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Re: [Emc-users] CAM Post-processors: how much of the specification(s) do they span? Kenneth Lerman Sun Feb 19 16:00:35 2012

On 2/19/2012 5:31 PM, Kent A. Reed wrote:
> Gentle persons:
>
> Eric said of my recent bout of pneumonia, "[A]nd the antibiotics leave
> you like a wrung-out dishrag too, ISTR."
>
> Truer words were never spoken.
>
> While lazing about, I visited www.camzone.org for the first time. As I
> understand it, the site was created by and most of the blog entries are
> written by a person named Daniel who would seem to be German and living
> in Brazil (but maybe I was just too wrung out when I visited the site).
> I like the way Daniel thinks, the way he writes, and the topics he
> chooses to write about. His blog entry "Why PLM is killing the
> innovation in CAD/CAM" made me wish I'd known him while I was still
> working. The entry on Component Technology should be required background
> reading for all of us.
>
> I was induced to compose this email by his blog entry "Post-processors
> --- What you should know about them." I commend it to you.
>
> My question is, how much of the total (choose your favorite spec
> here---RS274D, RS274X, RS274/NGC, LinuxCNC) capability do these
> commercial post-processors span?
>
> A first step in answering this question would be to tabulate all the
> codes that can possibly be emitted by specific post-processors. I tried
> searching the web but couldn't find any tabulation more specific than
> http://www.enotes.com/topic/G-code which speaks of "Fanuc and similarly
> designed controls" and is pretty schematic. I looked at the websites of
> several CAM programs and see they typically claim to support a number
> CNC controller dialects in their post-processors, but that is the color
> of a different horse.
>
> And, yes, I own a copy of the Machinery's Handbook and a copy of Smid's
> CNC Programming Handbook should be in my hands soon.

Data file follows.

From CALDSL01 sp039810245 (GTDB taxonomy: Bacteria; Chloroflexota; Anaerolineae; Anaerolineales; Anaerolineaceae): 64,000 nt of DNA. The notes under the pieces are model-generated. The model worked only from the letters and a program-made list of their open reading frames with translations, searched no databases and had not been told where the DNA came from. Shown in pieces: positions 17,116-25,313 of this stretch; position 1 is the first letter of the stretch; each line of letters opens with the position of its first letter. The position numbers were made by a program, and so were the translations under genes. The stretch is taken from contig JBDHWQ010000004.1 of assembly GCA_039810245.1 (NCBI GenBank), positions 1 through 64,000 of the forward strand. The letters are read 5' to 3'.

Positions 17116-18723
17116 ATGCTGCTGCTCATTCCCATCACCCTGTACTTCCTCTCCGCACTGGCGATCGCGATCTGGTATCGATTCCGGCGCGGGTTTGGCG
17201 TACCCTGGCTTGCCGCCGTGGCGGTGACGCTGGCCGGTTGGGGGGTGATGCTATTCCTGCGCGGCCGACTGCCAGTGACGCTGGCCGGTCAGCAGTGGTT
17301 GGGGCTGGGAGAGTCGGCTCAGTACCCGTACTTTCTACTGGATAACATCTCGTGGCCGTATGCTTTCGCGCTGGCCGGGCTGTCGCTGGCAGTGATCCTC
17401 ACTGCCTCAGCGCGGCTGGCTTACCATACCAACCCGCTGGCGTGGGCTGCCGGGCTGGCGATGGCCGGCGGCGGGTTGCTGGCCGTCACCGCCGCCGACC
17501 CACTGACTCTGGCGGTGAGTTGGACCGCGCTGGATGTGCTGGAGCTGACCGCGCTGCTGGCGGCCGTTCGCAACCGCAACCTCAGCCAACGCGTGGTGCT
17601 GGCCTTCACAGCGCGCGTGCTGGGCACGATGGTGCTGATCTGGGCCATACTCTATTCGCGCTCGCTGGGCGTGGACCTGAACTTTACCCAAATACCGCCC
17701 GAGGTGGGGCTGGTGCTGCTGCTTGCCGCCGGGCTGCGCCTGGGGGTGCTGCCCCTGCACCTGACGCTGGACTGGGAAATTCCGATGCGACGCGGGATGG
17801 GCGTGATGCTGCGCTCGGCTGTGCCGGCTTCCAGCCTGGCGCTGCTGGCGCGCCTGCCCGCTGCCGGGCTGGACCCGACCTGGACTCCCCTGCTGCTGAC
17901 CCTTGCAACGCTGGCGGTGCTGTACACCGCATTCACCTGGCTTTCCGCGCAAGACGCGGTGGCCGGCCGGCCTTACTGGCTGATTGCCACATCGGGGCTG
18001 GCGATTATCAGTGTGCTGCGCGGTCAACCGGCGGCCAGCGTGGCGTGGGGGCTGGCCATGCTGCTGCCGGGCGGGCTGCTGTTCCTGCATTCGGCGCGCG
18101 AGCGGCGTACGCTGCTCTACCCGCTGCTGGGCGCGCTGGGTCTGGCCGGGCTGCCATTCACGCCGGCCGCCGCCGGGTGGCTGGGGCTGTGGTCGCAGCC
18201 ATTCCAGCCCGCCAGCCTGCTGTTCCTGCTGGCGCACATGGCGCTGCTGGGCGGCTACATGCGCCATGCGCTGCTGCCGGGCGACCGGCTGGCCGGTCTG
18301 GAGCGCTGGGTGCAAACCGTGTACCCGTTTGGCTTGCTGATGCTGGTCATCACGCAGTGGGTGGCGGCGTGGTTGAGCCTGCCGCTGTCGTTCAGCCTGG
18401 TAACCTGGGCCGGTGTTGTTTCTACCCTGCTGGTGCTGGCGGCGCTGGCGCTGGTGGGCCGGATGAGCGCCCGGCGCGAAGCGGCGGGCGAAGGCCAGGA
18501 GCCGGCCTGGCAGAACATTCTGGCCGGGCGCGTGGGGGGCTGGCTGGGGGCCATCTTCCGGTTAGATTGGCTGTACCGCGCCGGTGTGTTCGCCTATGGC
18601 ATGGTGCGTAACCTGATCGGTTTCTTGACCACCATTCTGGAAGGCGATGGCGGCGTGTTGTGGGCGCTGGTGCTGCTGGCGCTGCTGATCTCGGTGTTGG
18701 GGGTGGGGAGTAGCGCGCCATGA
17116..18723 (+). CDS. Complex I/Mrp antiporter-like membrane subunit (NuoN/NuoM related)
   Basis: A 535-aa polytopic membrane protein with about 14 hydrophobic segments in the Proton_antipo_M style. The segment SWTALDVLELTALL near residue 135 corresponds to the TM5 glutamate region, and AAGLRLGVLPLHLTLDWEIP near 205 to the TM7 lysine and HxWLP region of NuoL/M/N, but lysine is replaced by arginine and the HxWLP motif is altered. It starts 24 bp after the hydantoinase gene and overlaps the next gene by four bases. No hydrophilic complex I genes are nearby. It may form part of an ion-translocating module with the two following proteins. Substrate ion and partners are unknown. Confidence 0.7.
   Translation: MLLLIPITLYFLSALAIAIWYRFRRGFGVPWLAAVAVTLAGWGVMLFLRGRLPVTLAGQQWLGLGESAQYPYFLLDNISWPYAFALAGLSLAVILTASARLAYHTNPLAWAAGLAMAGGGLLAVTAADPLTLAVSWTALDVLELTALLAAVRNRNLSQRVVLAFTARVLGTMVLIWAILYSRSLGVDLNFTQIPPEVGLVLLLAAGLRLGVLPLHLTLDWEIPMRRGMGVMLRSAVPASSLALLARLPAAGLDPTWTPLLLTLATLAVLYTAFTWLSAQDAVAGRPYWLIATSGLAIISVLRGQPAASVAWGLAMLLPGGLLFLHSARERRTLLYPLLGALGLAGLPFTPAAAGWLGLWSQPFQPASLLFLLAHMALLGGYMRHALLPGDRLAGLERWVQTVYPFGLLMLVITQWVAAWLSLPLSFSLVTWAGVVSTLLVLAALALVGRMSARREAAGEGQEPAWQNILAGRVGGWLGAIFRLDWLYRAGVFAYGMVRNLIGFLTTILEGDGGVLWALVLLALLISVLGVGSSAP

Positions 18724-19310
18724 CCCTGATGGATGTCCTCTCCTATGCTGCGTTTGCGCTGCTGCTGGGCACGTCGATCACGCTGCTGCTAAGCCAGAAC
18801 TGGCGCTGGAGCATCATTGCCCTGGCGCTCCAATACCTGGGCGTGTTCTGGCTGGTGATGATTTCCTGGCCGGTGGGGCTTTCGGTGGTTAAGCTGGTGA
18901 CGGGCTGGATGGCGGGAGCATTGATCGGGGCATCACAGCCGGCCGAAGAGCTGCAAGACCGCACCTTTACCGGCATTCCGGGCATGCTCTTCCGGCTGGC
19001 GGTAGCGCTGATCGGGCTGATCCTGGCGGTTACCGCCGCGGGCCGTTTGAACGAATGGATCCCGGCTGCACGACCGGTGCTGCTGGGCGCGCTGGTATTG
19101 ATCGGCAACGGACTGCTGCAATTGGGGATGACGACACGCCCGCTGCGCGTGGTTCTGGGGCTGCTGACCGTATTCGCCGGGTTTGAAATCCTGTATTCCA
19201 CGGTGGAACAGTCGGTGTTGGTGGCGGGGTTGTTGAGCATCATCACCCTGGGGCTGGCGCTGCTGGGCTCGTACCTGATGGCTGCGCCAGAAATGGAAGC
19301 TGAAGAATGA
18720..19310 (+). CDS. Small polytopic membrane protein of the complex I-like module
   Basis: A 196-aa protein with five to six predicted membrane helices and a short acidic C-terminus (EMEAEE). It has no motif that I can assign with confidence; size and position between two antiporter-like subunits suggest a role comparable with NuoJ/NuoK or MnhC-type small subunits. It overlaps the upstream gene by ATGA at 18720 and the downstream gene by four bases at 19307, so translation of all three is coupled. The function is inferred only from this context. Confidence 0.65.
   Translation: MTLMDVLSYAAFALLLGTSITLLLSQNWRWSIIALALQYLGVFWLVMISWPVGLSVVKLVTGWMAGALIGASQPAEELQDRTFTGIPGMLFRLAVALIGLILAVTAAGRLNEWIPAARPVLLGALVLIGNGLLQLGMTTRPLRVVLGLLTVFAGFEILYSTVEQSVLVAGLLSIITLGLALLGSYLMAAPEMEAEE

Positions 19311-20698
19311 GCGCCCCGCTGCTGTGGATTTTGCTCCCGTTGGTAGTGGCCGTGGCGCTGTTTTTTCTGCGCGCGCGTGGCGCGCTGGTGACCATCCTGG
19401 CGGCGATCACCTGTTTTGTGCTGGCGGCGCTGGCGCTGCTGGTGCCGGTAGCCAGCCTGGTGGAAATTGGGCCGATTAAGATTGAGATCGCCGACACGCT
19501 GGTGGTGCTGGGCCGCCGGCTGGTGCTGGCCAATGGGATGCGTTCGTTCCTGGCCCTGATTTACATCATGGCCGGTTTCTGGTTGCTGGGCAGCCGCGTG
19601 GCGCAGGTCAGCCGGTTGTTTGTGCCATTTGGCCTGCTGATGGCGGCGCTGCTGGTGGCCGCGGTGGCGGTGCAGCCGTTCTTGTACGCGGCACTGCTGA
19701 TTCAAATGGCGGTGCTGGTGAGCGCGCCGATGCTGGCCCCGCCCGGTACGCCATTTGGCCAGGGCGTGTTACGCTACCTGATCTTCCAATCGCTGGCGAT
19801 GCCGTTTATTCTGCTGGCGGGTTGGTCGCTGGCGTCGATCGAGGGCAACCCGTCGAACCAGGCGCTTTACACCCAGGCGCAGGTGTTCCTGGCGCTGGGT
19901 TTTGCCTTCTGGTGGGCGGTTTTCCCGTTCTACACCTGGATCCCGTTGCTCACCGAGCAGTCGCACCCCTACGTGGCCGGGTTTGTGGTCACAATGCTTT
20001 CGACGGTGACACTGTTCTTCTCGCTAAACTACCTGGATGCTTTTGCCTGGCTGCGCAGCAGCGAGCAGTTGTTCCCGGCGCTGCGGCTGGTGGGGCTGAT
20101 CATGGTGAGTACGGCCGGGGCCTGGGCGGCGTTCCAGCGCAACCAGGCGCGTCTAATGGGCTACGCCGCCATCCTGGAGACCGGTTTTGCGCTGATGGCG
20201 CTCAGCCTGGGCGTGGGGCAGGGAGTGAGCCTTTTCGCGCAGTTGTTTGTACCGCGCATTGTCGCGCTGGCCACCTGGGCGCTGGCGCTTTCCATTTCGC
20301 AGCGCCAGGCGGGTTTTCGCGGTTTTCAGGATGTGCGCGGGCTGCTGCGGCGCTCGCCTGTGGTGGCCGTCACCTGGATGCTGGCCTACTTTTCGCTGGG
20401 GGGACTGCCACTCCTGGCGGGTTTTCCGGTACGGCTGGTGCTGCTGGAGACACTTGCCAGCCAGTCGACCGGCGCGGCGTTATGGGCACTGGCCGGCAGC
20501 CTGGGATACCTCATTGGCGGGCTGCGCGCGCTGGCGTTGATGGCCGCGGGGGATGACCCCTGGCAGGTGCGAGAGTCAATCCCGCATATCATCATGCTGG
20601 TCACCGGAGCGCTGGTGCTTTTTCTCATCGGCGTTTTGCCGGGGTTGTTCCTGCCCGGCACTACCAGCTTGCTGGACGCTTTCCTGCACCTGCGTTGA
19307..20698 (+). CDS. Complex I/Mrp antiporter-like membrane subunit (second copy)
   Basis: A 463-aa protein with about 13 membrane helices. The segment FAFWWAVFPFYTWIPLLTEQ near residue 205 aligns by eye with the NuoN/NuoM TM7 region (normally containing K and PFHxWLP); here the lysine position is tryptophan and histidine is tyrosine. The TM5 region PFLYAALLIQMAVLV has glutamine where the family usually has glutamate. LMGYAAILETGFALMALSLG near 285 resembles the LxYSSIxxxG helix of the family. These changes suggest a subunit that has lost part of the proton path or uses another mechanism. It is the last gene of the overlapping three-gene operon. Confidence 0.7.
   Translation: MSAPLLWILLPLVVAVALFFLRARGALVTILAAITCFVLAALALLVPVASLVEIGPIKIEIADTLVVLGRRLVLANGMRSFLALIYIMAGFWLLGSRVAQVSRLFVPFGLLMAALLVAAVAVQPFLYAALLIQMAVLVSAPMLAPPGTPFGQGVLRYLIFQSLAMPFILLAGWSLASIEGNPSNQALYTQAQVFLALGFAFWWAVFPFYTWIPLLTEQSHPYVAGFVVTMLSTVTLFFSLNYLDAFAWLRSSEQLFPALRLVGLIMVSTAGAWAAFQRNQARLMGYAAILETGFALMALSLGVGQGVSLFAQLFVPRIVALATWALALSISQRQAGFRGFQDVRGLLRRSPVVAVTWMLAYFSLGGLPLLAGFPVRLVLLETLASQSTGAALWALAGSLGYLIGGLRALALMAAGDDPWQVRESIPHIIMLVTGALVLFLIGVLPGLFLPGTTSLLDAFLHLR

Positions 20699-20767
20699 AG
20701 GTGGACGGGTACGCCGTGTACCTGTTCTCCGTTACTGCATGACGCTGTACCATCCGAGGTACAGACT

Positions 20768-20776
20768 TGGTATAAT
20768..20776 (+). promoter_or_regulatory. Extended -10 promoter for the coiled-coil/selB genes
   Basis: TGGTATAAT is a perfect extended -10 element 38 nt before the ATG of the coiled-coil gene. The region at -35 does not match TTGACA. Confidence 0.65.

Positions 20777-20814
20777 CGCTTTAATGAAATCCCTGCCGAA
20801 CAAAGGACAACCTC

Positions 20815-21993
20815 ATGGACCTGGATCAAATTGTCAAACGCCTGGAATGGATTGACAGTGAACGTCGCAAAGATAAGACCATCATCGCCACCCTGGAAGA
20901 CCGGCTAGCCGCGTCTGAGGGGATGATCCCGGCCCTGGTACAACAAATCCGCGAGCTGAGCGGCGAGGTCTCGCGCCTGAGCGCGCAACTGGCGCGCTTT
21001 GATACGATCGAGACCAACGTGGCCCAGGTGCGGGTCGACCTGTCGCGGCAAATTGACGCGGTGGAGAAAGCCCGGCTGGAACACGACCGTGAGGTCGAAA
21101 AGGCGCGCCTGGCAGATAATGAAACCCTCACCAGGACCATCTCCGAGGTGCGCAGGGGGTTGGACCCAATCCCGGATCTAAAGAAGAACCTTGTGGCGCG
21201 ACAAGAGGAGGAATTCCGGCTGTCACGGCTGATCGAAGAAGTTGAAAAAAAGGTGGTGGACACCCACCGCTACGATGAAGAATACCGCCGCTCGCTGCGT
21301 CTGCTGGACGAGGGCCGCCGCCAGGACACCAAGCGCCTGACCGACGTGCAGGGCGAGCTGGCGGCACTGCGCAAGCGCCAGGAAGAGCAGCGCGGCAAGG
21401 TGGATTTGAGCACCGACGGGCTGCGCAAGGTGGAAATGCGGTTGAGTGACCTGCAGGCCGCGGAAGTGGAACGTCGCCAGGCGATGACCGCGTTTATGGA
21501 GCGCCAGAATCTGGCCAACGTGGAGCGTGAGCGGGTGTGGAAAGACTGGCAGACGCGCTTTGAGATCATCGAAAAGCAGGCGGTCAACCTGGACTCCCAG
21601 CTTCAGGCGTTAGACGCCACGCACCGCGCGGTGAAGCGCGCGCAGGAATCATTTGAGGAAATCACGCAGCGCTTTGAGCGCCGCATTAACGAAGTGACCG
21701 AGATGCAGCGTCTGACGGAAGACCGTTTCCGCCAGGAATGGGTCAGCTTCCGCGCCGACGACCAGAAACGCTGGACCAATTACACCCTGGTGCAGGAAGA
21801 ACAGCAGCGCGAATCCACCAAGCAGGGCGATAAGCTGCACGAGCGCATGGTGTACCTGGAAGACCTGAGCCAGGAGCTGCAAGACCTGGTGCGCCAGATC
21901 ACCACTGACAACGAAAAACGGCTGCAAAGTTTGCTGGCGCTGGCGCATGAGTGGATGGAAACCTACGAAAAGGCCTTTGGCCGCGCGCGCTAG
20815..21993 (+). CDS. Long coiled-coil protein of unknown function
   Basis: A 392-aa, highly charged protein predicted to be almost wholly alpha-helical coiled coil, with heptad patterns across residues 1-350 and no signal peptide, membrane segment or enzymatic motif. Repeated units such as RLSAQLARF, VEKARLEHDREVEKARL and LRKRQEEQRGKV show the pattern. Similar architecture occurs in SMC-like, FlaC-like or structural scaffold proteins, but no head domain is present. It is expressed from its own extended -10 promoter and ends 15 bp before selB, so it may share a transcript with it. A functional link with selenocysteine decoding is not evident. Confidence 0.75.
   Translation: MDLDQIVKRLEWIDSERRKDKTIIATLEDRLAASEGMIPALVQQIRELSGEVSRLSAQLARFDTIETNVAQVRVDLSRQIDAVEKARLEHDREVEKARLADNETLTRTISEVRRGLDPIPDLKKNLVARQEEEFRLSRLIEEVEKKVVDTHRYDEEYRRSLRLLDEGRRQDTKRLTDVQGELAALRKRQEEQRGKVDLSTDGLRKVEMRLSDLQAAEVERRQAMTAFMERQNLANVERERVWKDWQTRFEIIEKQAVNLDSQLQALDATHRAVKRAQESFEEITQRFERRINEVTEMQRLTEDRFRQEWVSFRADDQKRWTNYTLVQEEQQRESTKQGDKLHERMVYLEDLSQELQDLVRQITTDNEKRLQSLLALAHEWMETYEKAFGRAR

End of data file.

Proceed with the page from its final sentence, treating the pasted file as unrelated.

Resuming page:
>
> In my experience with neutral-format data exchange standards in the CAD
> world, the variations in the capabilities of various CAD systems led to
> standards with large scopes. Despite the resulting smorgasbord of
> capabilities, the post-processor writers tended to stick to a relatively
> small number of entities within those scopes. We achieved very good
> interoperability over a relatively limited span of the total capability
> supported by the standards.
>
> Of course, in the world of CAD, many of the data exchanges occur between
> CAD systems, so the pre- and post-processor writers face a different
> problem that in our world where we are most concerned about moving data
> between some CAM system and some CNC controller. Still, I suspect the
> CAM post-processor writers also work with a relatively small number of
> entities (e.g., G-Codes).
>
> At the outset, it seems likely that our O-codes are completely outside
> the ken of post-processor writers, but that's just one aspect.
Thank you for the pun.... -- although I'm not a post-processor writer.

Ken
>
> Any thoughts?
>
> Regards,
> Kent
>
>
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Virtualization & Cloud Management Using Capacity Planning
Cloud computing makes use of virtualization - but cloud computing 
also focuses on allowing computing to be delivered as a service.
http://www.accelacomm.com/jaw/sfnl/114/51521223/
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